The Everglades wetlands at the southern end of the Florida peninsula are one of the United States’ most famous natural attractions.

Covering two million acres and designated as an endangered World Heritage site by UNESCO, they are a mosaic of marshland and tree islands, famous for crocodiles, manatees, panthers, and exotic birds, including plants and animals found nowhere else.

In recent decades, the Everglades ecosystem has been weakened by growing urbanization and polluted run-off from nearby farming and cattle operations.

“When you are flying over the Everglades, you will see houses and malls just on the other side of the levees,” said LeRoy Rodgers of the South Florida Water Management District.


While public attention has focused on the more visible invasive animal species, such as the Burmese Python that has tangled with local alligators, experts say the plant invaders can cause just as much, if not more, havoc to the habitat.

One leafy invader is the fast-growing Old World Climbing Fern which creeps up trees, blankets land with vegetation and accelerates the spread of wildfires.

“Some tree islands have collapsed from the weight of the ferns,” said Center, adding that one biocontrol agent, an Australian moth, has achieved some limited success in pushing back the plant.

Another creeping interloper is the Brazilian pepper, which has infested over 700,000 acres of public and private lands.

Some 1,400 of more than 25,000 nonnative plants imported into Florida have established populations in the wild, with nearly 70 identified as ecosystem-damaging plants, according to research studies.

The USDA has targeted 11 invasive plants as serious threats to the Everglades.

Scientists believe the trespassing species come from the hundreds of exotic plants imported into nurseries in Florida every year.

The nurseries are virtually unregulated, catering to an extensive gardening market that must meet demand for new varieties of ornamental plants.

Some of the exotic plants propagate into the wild tropical wetlands, where they have no natural predators, said Center.

Pushing back against the invaders can take much longer.

Searching for an insect predator for the Brazilian pepper, the USDA is three years into the hunt for a winning biocontrol bug with scientists making several trips to Brazil, collecting 12 species to be used to build lab colonies for testing.

Due to a “glacially slow” regulatory process, it can take several more years for a biocontrol insect to be released into the Everglades. The period from identifying an invasive species through to its eventual reduction can run to about 20 years.

U.S. scientists are also traveling to China, Australia and Argentina to look for potential biobug gamekeepers.

(Editing by Pascal Fletcher and Jerry Norton)

Love bugs a sticky problem for bikers, drivers

May 16, 2011

Love bugs a sticky problem for bikers, drivers


Naples Daily News

NAPLES, Fla. — Love bug season in Southwest Florida is a stubborn, sticky time for drivers who have to scrape insect debris off the front of the car to avoid paint damage.

But try getting them out of your beard.

“When I go through a cloud, you don’t want to hug me,” said Dean Lindquist, a local motorcycle rider known as the Mayor for the resemblance his stature and facial hair bear to the “The Wizard of Oz” character.

In between the patches on the front of his black leather vest and around his matching angle-heeled boots are the telltale flecks of gray he couldn’t remove after recent rides.

Bugs in your whiskers and on your clothes may be one price to pay for choosing two wheels over four during the biannual love bug seasons, in April-May and August-September, but seasoned riders know there is more to it.

Smart riding right now means motorcycle riders have to pull over regularly during daytime runs to clean off their goggles and, for the more protected, the small windshields on their bikes. Swarming, during which the adults emerge and partner up, occurs primarily from 10 a.m. to 11 a.m. and 6 p.m. to 8 p.m.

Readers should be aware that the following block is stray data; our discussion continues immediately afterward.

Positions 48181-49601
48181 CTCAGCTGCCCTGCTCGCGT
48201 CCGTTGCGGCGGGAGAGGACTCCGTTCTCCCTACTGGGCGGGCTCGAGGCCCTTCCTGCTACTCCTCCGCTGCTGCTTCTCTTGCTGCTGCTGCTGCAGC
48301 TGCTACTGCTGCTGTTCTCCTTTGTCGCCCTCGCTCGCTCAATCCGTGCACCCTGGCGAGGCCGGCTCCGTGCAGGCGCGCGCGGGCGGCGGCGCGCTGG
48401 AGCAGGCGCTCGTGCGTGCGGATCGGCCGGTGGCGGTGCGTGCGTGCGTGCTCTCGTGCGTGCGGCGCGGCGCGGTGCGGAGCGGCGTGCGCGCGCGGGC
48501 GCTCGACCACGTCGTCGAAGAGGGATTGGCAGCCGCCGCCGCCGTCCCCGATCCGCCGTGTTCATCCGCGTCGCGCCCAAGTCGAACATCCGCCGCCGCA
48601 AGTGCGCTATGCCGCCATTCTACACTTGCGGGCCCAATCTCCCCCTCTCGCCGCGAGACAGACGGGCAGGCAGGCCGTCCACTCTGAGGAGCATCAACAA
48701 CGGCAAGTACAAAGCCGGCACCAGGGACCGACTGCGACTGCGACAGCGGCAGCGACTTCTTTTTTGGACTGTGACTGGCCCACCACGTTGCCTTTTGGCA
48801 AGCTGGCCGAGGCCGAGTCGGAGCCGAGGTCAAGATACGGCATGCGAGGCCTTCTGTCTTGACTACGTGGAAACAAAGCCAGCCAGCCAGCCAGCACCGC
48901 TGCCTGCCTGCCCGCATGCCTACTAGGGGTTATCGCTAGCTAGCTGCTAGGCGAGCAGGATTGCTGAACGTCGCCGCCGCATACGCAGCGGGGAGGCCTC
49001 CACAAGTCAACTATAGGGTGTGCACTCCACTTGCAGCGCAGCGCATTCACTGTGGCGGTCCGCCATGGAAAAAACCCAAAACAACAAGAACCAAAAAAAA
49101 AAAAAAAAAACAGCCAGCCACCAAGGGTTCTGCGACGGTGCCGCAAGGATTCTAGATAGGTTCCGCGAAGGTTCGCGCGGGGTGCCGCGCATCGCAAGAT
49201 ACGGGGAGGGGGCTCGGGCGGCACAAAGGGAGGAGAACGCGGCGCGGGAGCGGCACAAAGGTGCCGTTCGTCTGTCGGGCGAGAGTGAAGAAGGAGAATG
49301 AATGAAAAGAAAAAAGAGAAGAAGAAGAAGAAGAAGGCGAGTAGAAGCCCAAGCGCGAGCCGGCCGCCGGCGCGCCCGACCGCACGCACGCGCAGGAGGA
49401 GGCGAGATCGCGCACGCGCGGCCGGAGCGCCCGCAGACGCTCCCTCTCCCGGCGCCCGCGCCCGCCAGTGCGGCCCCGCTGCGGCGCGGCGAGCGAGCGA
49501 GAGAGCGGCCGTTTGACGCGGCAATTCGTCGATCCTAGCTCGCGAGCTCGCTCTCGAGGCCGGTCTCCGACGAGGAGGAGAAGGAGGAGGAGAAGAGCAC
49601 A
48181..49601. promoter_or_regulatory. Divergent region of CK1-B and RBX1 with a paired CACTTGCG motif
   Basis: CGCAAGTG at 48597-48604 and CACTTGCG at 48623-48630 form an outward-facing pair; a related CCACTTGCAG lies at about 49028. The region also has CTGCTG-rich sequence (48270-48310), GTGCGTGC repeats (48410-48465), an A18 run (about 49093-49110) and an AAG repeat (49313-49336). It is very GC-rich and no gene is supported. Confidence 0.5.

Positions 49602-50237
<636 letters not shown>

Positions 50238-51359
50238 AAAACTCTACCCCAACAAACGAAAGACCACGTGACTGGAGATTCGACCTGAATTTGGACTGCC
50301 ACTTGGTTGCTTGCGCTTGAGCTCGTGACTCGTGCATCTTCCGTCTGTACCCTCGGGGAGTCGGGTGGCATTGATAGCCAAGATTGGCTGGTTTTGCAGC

Since the peak time for love bugs to be out is during daylight, night riders will have an easier time avoiding them.

“Your destination can’t get in the way so that you don’t pull over when you should,” said Alan Harris, a sales associate at Naples Harley Davidson.

“Twenty minutes of hard riding will fill it up pretty fast,” he estimates after a drive to Lake Okeechobee last weekend that required constant stops to clean off bug splatter that impaired visibility.

The flight of these small flies lasts about five weeks in spring and fall, and they concentrate around areas with more decaying organic matter like preserves and farms. University of Florida entomologists describe them as a “nuisance pest,” rather than destructive or dangerous.

They become all the more bothersome without a thick windshield or windows to roll up.

“The thing about it you don’t notice in a car – they smell,” added Randy Bryant, a Naples motorcycle rider.

“They don’t taste good either,” he said with a laugh.

Despite their plague-like cult status in Florida, research into love bugs isn’t a priority for scientists since the only economic loss comes from individuals paying for car washes and paint jobs.

Though the flies are an invasive species with no good natural enemies in Florida, the funding to research and deal with the population in the state is absent.

The last big push to study the unashamedly amorous insects was in the 1960s, when their numbers in the state were much higher and the nuisance even greater, said John Capinera, chairman of the University of Florida’s Department of Entomology.

“Ideally you would go to Central America and find the natural enemy. That takes time and money, and those are in short supply these days,” he added.

While for the state, love bugs may not be a fiscal nuisance, inattentive vehicle owners might feel differently. Spattered love bugs left on a car and exposed to sunlight will turn acidic in 24 hours, which can damage paint.

Doug Brann, owner of Doug Brann Paint & Body Repair in Naples, said old and new vehicles are as equally susceptible.

“That acid is so strong from the love bug, it will eat right through anything,” said Brann, who learned the hard way after not rinsing off his wife’s new car following a trip across Alligator Alley several years ago.

He ended up repainting the front of the one-week-old car.

Wax might help protect the paint jobs, but there are no guarantees. Cooking spray is touted as an at-home remedy but can discolor certain car finishes and isn’t recommended.

A clear lacquer painted on the front of the car can provide an extra barrier of protection. It will run car owners around $500; a new paint job costs at least twice that.

The cheapest, though most labor-intensive solution, is rinsing off bug debris within 24 hours to help neutralize the acid, Brann suggested.

Read more: http://www.miamiherald.com/2011/05/14/2216545/love-bugs-a-sticky-problem-for.html#ixzz1MWsi4KSu